While the findings created a media storm, the scandal is unlikely to affect RPA’s chances in the election: in one form or another, using the state apparatus to advance the ruling party’s agenda has been an effective political tool in Armenia for years. It could boost public opinion of the opposition, but that outcome is not yet clear.
A billionaire contender
Unlike Georgia, where in 2012 the government lost to a united rival front, Armenia’s opposition is weak, divided into various political forces with little support. This fragmentation is worsened by endless arguments over who is “the real opposition”.
Whether the fragmented opposition does or does not manage to thwart the RPA in April, the bing winner either way may be billionaire candidate Gagik Tsarukyan, who built a beer empire thanks to state contracts under Armenia’s second president Robert Kocharyan.
Having not been a part of government coalition during the recent years, he and his Tsarukyan Alliance are perceived by many Armenian voters as an alternative to RPA. But, like other post-Soviet “oligarchs”, his fortune is, to a large extent, a result of continued close links to the government, raising suspicions that his participation in this year’s election is actually part of a backroom deal with President Sargsyan. Tsarukyan and his supporters vehemently deny this rumour.
As a business tycoon, Tsarukyan built a name for himself through various charitable activities, which had been widely publicised by the media, including by the outlets he himself owns.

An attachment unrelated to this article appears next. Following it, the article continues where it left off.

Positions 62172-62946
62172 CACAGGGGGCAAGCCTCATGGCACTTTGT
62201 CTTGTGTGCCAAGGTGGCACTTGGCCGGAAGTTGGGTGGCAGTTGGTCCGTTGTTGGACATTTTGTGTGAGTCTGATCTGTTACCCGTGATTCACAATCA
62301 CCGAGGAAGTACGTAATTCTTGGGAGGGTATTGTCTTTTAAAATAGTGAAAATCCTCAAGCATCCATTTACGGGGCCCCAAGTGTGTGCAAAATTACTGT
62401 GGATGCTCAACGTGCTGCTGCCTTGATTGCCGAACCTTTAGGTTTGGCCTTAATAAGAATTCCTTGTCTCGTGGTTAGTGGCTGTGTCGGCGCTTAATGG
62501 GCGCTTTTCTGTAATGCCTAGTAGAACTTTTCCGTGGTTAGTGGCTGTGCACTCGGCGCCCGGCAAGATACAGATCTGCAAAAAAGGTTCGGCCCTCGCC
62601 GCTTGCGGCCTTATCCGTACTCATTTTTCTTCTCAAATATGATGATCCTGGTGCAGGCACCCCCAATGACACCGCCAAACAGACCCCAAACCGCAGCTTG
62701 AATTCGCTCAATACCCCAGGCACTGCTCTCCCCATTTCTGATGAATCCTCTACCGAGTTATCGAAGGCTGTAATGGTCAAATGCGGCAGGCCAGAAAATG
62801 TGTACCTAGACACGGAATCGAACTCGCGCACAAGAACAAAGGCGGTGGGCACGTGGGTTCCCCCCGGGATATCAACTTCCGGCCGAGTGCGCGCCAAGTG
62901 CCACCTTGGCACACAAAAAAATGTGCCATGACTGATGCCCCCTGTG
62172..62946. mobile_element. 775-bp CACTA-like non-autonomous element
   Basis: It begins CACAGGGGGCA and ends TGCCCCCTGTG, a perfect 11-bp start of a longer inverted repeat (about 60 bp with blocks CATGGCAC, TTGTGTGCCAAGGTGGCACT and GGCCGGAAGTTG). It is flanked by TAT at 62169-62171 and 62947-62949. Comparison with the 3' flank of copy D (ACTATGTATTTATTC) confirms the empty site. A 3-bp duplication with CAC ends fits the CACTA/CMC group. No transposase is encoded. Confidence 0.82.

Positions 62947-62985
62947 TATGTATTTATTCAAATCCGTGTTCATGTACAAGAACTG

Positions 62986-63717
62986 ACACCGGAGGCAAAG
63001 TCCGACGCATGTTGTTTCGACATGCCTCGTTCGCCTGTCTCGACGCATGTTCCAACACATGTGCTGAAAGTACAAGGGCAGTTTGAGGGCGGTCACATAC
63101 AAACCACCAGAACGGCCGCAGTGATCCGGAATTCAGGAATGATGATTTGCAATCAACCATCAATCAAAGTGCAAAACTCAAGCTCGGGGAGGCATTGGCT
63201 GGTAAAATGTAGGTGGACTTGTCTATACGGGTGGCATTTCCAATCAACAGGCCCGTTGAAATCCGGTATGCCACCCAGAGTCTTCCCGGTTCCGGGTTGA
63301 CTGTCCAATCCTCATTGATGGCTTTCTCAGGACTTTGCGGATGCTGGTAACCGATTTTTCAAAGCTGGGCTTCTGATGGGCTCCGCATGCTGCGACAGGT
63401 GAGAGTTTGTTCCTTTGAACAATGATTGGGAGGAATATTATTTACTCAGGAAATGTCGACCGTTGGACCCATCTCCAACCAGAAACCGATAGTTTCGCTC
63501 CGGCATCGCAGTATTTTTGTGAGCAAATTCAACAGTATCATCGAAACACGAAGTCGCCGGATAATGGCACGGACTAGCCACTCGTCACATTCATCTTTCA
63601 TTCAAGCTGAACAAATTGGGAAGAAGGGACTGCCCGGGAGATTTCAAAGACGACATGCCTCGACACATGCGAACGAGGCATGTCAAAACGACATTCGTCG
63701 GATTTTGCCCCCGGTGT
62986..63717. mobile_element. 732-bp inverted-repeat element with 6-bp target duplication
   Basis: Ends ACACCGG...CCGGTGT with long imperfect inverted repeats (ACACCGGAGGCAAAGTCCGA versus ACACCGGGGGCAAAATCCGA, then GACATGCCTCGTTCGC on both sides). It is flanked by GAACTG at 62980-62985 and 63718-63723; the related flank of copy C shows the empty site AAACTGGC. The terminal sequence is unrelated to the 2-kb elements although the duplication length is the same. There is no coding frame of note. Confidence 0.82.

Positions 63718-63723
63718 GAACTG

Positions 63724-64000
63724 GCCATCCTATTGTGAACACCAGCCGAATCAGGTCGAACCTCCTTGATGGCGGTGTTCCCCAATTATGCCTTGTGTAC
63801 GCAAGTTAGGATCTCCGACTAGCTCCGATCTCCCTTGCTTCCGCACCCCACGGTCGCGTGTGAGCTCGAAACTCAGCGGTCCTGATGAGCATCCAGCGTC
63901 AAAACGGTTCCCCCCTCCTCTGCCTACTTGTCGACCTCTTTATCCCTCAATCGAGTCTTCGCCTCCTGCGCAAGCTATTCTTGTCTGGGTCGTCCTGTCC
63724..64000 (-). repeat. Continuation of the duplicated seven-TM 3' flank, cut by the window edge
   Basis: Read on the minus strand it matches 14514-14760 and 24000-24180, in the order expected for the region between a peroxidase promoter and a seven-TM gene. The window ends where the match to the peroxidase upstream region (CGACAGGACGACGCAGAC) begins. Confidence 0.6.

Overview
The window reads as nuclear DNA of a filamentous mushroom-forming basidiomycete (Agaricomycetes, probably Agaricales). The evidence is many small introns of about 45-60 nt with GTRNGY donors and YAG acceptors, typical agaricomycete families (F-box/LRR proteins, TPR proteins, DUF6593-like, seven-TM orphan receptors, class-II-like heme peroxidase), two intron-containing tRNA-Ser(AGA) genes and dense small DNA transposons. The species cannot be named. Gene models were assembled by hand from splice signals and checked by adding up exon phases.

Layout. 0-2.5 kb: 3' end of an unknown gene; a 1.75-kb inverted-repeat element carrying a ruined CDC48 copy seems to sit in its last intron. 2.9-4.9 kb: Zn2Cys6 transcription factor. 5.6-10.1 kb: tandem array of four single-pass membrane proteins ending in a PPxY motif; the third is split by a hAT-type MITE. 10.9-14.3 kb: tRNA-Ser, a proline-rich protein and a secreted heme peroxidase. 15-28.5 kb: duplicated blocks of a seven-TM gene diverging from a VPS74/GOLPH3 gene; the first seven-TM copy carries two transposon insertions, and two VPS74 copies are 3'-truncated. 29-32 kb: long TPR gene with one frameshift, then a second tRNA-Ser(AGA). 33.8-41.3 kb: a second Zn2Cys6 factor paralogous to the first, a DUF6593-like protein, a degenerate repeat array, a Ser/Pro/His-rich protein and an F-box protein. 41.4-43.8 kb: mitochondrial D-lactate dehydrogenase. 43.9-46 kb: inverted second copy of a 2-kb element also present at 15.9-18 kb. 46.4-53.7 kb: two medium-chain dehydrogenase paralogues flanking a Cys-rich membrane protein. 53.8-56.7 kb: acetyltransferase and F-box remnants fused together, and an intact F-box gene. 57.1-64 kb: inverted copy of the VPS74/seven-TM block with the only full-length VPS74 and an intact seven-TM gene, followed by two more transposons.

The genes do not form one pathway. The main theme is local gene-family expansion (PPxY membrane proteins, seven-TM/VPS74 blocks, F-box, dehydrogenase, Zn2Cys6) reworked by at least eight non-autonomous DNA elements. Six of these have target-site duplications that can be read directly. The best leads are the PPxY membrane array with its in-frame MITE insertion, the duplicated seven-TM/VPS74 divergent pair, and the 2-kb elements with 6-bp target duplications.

Tsarukyan has been compared to the United States billionaire president, Donald Trump, on several accounts – including for his lavish lifestyle. Per a 2006 US State Department cable: “Tsarukyan has a personal style which would make Donald Trump look like an ascetic”.
Back then Trump was, like Tsarukyan, just a famous billionaire. Today’s candidate Tsarukyan also recalls President Trump: he uses populist rhetoric, promises “everything to everybody” and projects himself, incongruously, as a man of the people (this claim may be more justified from Tsarukyan, a former arm-wrestler who, in his own words, is “from a working family” and “no Harvard graduate”).
Like the Republicans of the RPA, Tsarukyan has been accused of bribing voters. In recent polls, Tsarukyan’s alliance has outperformed the ruling RPA, an unusual feat in the post-Soviet context. If he wins in April, it would end almost two decades of the Republicans’ hold on power.
Though most other Armenian political forces at this point appear non-competetive, surprise developments cannot be excluded. One new alliance, Ohanian-Raffi-Oskanian (ORO), named after the three politicians who formed it (two former foreign affairs ministers and a former defence minister), is apparently making the government nervous. Lacking clear ideological orientation, the ORO has combined criticism of the RPA with overtures toward Tsarukyan.
Free and fair?
At this juncture, the biggest question in Armenia is probably not who will win the election, but whether the population will consider it free and fair.
Almost all prior national elections in Armenia have become the subject of debate, with opposition forces accusing the government of fraud as early as 1996. In March 2008, post-election demonstrations in protest of an election many considered stolen were violently suppressed by government forces, and ten people were killed.
This year, 2,300 independent observers have registered to monitor the April 2 election. Against the backdrop of recent protests in Russia and in Belarus, the Armenian government will be especially eager to avoid mass street protests.
Whether Armenia’s rulers be ready to hold free and fair elections, even if it means conceding defeat, will become clear on April 2 and in the days that follow.
"The Huffington Post," March 31, 2017